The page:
Giant mouths in the murk, appearing and disappearing in the shadow, like ghosts in the fog. ​

They swim mightily, quietly almost impossible to catch up with them, flank them, cross them. The challenge is to glimpse them, chase them, capture their essence, before they disappear into the shadows​

Mafia Island. None tourism here. Just untouched nature and a piece of ocean where you can swim with these peaceful giants.

The water is green and very nutrient-laden. That’s why you can find them here, these terrifying–looking harmless filter-feeding giants with their huge mouths that seem to want to swallow the many small fish that envelop them and precede them in a shimmering cloud. Sunlight penetrates with difficulty and is absorbed by the emerald green.


rhincodon #1

rhincodon #2


rhincodon #4

rhincodon #5

rhincodon #6

rhincodon #7

rhincodon #8

rhincodon #9

rhincodon #10

rhincodon #11

rhincodon #12

Mafia, also known as Chole Samba, is an Island in Tanzania, located in the Indian Ocean about 25 km off the mainland coast. Along with Zanzibar and Pemba, it belongs to a group of islands sometimes referred to as the «spice islands”. Etymologically the name “Mafia” comes from the Arabic morfiyeh (“group” or “archipelago”) or the Swahili mahali pa afya (“healthy place”). ​

Between the island and the mainland there is a channel, a piece of ocean into which Tanzania’s rivers pour their nutrient-laden waters. It is right here that we can find them, these giant filter feeders, terrifying in appearance but completely harmless in substance.​

They are the whale sharks, so named partly because of their size, partly because like many whales, they deed on tiny creatures. There is a resident population of them in these waters, mostly juvenile specimens.​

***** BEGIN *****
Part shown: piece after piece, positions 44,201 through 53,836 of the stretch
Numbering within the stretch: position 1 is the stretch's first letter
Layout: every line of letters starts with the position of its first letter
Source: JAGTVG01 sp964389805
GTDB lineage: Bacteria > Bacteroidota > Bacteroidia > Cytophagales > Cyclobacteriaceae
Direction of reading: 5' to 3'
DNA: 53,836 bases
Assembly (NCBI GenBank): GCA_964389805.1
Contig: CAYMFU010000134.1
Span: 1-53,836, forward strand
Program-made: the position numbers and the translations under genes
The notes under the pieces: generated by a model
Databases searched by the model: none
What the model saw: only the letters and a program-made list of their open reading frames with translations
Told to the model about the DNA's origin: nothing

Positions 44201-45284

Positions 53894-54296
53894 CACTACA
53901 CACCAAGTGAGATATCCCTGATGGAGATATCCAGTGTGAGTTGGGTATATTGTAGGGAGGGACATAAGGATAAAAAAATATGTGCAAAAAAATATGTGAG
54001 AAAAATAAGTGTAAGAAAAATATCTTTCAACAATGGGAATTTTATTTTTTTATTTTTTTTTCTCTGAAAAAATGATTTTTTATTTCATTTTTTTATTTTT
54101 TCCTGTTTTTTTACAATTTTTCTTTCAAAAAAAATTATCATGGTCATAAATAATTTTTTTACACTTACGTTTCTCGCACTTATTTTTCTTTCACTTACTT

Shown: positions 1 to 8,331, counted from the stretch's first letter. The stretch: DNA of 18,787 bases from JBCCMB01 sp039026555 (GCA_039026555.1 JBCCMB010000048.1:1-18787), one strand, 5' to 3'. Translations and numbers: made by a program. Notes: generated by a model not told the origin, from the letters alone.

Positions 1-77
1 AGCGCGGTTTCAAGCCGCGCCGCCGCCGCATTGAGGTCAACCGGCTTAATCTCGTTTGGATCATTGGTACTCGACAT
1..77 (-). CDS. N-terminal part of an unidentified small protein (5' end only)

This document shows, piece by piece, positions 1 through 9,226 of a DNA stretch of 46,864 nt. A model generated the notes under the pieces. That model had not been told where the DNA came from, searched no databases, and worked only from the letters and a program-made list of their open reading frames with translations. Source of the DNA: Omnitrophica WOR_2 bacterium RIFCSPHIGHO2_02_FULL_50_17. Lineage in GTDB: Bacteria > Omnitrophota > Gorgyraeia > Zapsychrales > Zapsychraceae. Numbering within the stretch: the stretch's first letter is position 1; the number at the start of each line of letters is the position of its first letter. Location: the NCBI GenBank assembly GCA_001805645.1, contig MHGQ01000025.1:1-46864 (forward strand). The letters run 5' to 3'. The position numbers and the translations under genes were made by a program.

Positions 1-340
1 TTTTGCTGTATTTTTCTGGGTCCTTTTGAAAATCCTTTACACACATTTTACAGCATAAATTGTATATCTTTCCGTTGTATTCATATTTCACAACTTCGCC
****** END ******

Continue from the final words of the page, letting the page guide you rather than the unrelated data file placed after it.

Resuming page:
There is extreme here as well. Not because the depths of this stretch of ocean, but because of the extremely poor clarity of these waters. It almost feels like swimming in a river. The water is emerald green. This, too, creates some fascinating scenery to capture… rays of light struggling to penetrate the murk, make for a backdrop in my shots.​

The underwater scenarios here are, I would say, unique. Giant mouths appear suddenly, heralded by a cloud of small fish that seem to run away quickly so as not to be swallowed. Magnificent also to be able to photograph against the light.

Again, the most appropriate choice was to dive without artificial lights, letting natural light illuminate the scenes, also to be more agile and fast in the water.​

In this case I used a wide-angle lens and fast times, even for close-ups, given the size of the subjects.​

It was important to make use of specialized operator for sightings and approaches with a fast and appropriate boat.​​

I immersed myself in apnea. This was to make it much easier for me to move around in the water (speed) and in the constant getting in and out of the boat.​

These good giants swim placidly and calmly, but without long freediver fins it would have been impossible to keep up, chasing them at their speed.​​

The basic components of the scene: giant mouths, clouds of tiny fish, emerald green water all illuminated by ambient light that with difficulty penetrated these murky waters.​